Sixteen undergraduates, selected through a competitive process to become Brown International Scholars Program Fellows, will receive $5,000 to conduct independent research projects with an international focus this coming summer. The University recognized the fellows in a ceremony at the Hope Club March 19.
The fellowship program, housed in the Swearer Center for Public Service and funded by the Office of International Affairs, is intended for “students thinking about the connection between their academic interest and its value to a public audience,” said Kerrissa Heffernan, director of the Brown International Scholars Program.
“This allows us to consider a broad range of disciplines, from engineers designing ways to pump water in India to art historians entertaining questions about cultural heritage,” Heffernan added.
Vanes Ibric ’13 was among the undergraduates awarded the fellowship this year. Ibric said the award would allow him to travel to and live in Sarajevo, Bosnia and Herzegovina, for two months this summer and conduct research at the Institute for Research of Crimes Against Humanity and International Law at the University of Sarajevo.
“I will be working with professors from the institute and looking at the international criminal tribunal for former Yugoslavia and whether or not it results in reconciling the three ethnic groups,” Ibric said.
Ibric, who designed his project after learning about the fellowship and brainstorming possible topics to fit the criteria, said he hopes to eventually attend graduate school in order to study “the influence of international law and international criminal institutions” and analyze whether it is “an efficient tool for bringing justice” to his home country of Bosnia.
Last winter, inspired by a history seminar about the Vietnam War, Eun Seo Jo ’13 began research at the National Archive in Seoul, South Korea, on a project titled “Korea’s Forgotten War.” The history seminar had been taught from the American perspective, and Jo, who is Korean, wished to shine light on how it impacted the rest of Asia, Jo said.
Jo was awarded one of the coveted BISP 2012 fellowships in order to continue his research this coming summer in Korea, which he said he hopes to eventually use toward a senior thesis on the topic.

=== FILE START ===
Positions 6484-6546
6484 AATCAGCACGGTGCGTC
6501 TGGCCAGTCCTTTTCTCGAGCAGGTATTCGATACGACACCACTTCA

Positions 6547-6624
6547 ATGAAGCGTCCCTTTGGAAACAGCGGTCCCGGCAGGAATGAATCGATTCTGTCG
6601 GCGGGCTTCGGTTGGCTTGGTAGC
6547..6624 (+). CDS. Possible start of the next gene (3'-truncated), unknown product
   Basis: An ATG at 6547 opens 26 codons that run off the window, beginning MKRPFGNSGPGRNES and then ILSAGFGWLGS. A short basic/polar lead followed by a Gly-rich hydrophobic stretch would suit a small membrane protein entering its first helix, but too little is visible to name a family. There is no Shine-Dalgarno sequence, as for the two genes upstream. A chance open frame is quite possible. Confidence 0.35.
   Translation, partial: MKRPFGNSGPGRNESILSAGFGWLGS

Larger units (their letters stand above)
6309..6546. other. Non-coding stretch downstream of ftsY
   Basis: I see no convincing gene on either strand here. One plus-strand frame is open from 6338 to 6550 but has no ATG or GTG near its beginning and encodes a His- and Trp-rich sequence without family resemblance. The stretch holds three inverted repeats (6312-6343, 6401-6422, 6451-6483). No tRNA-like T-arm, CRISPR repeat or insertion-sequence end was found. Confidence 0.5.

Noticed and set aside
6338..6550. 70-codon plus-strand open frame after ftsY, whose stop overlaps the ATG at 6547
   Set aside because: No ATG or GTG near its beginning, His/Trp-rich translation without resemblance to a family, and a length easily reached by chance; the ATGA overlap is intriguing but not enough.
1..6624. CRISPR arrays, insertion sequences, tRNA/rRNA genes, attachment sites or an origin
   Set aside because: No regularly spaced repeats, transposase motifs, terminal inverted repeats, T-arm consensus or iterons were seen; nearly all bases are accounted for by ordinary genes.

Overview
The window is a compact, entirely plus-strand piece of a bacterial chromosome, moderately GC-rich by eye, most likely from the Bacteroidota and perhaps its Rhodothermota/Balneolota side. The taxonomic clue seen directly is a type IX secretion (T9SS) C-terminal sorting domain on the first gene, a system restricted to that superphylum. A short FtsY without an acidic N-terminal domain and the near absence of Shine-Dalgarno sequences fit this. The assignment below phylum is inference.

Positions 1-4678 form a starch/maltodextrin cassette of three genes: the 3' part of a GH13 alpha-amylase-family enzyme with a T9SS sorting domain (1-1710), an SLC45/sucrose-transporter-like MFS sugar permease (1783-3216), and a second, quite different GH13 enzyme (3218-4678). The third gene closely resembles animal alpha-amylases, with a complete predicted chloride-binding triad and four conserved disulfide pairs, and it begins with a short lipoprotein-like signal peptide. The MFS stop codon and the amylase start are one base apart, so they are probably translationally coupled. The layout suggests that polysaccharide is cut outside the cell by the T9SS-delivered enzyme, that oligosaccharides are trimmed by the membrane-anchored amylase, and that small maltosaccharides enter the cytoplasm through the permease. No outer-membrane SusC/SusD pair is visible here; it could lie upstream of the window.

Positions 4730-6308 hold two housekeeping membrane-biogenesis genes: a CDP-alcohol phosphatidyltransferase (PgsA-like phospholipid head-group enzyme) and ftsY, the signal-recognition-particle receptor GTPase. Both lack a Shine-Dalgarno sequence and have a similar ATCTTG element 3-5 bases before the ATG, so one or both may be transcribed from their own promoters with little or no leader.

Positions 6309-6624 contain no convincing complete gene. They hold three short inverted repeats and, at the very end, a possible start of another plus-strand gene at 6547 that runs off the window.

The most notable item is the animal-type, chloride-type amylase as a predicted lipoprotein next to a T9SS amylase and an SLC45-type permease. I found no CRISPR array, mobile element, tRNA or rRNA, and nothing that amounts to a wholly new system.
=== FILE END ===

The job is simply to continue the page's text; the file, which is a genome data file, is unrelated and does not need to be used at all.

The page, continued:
“The objective is to get a bottom-up narrative about veterans’ experiences, including the story of the rise of Koreatown in Saigon and the massive influx of labor into that area during the war,” Jo said. “It led to racial tensions and increased Orientalism because it was a mix of Americans, Koreans and Vietnamese.”
In order to complete his project, Jo said he must return to Korea to interview more veterans and revisit useful documents. The fellowship award will cover the cost of his flights to and from Korea.
Though she characterized the fellowship award as “generous,” Heffernan also said, “with most students staying between 10 to 12 weeks, $5,000 won’t go very far.”
“If a student is flying to Africa, that’s going to chew up about half their award right there,” she added. She also expressed concern about the fellowship awards’ adequacy in meeting the financial needs of two students planning to conduct research in London during the Summer Olympics.
The fellows’ work will continue upon their return to Brown in the fall, when they will each continue work on their projects with a faculty member.
“As part of the award, you agree to participate in a community of fellows that meets every other week throughout the year,” Heffernan said. “Part of the challenge in the application process is constructing this community. We don’t want to take 10 people in public health and nobody in comparative literature.” She added that she hoped the fellows would continue to “talk to each other throughout the year and hopefully for much longer.”
This year, the number of applicants for the fellowship was significantly higher than in the two previous years that the fellowship has been offered.
“The BISP is young, and students don’t know about it so I invested a lot of energy into PR campaigns, and it did increase the pool of applicants specifically,” Heffernan said.
Last year, Heffernan said, “there were fewer applications but the winners were just as strong.”